The damage can build over time
The excess strain and resulting damage from high blood pressure (HBP or hypertension) causes the coronary arteries serving the heart to slowly become narrowed from a buildup of fat, cholesterol and other substances that together are called plaque. This slow process is known as atherosclerosis.
As arteries harden with plaque, blood clots become more likely to form. When an artery becomes blocked due to an accumulation of plaque or a blood clot, the flow of blood through the heart muscle is interrupted, starving the muscle of oxygen and nutrients. The damage or death of part of the heart muscle that occurs as a result is called a heart attack (myocardial infarction).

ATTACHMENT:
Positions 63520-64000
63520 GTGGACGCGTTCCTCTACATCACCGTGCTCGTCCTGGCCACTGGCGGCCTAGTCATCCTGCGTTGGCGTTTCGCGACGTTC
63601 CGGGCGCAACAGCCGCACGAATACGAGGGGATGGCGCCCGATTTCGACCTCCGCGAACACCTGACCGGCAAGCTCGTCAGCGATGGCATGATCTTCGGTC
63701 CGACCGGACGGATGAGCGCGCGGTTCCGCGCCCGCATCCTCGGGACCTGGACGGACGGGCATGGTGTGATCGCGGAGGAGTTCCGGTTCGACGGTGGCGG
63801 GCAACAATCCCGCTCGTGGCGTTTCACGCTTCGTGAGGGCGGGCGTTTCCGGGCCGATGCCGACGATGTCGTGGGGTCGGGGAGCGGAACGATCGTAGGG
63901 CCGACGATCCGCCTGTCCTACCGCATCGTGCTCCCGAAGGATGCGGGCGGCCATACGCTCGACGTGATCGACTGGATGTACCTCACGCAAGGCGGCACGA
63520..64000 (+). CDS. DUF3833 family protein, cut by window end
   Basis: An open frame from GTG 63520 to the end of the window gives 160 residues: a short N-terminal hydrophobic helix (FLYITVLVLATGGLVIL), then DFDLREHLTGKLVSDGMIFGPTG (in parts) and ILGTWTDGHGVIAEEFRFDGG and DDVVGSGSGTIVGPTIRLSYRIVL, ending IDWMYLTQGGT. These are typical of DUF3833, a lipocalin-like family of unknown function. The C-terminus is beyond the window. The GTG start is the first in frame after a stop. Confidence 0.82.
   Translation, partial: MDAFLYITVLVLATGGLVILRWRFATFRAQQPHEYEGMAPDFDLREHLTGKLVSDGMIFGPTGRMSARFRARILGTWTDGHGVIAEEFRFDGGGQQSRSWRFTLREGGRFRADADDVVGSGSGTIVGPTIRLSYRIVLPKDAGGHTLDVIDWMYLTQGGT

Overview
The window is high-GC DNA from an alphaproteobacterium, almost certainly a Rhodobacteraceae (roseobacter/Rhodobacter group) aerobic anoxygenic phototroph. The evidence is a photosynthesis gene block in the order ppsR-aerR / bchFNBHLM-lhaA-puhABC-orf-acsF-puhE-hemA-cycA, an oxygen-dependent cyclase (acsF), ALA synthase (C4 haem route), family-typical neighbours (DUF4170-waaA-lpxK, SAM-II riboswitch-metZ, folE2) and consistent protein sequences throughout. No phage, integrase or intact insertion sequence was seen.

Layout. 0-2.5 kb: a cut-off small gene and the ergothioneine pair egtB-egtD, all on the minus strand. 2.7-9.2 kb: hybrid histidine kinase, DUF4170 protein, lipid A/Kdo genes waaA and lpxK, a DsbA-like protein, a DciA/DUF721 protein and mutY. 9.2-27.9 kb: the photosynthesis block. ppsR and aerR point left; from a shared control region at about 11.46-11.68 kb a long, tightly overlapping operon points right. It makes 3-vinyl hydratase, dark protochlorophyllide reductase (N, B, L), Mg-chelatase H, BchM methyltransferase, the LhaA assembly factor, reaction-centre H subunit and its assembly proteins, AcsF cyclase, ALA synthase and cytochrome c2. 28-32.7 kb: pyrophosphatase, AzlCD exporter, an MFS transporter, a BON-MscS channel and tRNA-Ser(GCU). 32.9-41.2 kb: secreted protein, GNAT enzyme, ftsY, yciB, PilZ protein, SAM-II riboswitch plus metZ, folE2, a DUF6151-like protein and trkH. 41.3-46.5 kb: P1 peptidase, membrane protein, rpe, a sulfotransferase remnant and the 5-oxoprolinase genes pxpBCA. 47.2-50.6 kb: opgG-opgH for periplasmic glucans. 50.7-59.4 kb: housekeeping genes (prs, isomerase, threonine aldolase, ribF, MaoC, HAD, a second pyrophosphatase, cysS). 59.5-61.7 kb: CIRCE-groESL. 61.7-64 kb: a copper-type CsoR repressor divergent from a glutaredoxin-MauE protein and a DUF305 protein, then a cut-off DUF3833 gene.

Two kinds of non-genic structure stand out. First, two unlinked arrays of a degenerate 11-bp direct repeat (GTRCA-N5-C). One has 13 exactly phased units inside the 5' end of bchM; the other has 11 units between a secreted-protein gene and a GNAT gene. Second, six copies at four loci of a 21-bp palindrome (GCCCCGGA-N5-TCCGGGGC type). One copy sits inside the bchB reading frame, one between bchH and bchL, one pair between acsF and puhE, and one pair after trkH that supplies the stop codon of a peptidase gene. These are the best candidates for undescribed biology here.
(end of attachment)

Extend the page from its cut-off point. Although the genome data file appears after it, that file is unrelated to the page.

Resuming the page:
If you suspect you’re having a heart attack
Pain or pressure in the chest is the most common symptom of a heart attack. However, pain or discomfort in the arms, back, neck or jaw can also be a sign — and so can shortness of breath, nausea or light-headedness. If you experience one or more of these warning signs, CALL 9-1-1 immediately, even if you’re not sure it’s a heart attack. EMS staff can begin treatment when they arrive — up to an hour sooner than if someone gets to the hospital by car. People with chest pain who arrive by ambulance usually receive faster treatment at the hospital, too.
Don’t let high blood pressure cause a heart attack
- Recognize the warning signs of a heart attack
- Find out about heart-related chest pain (angina)
- Download a heart attack fact sheet
This content was last reviewed October 2016.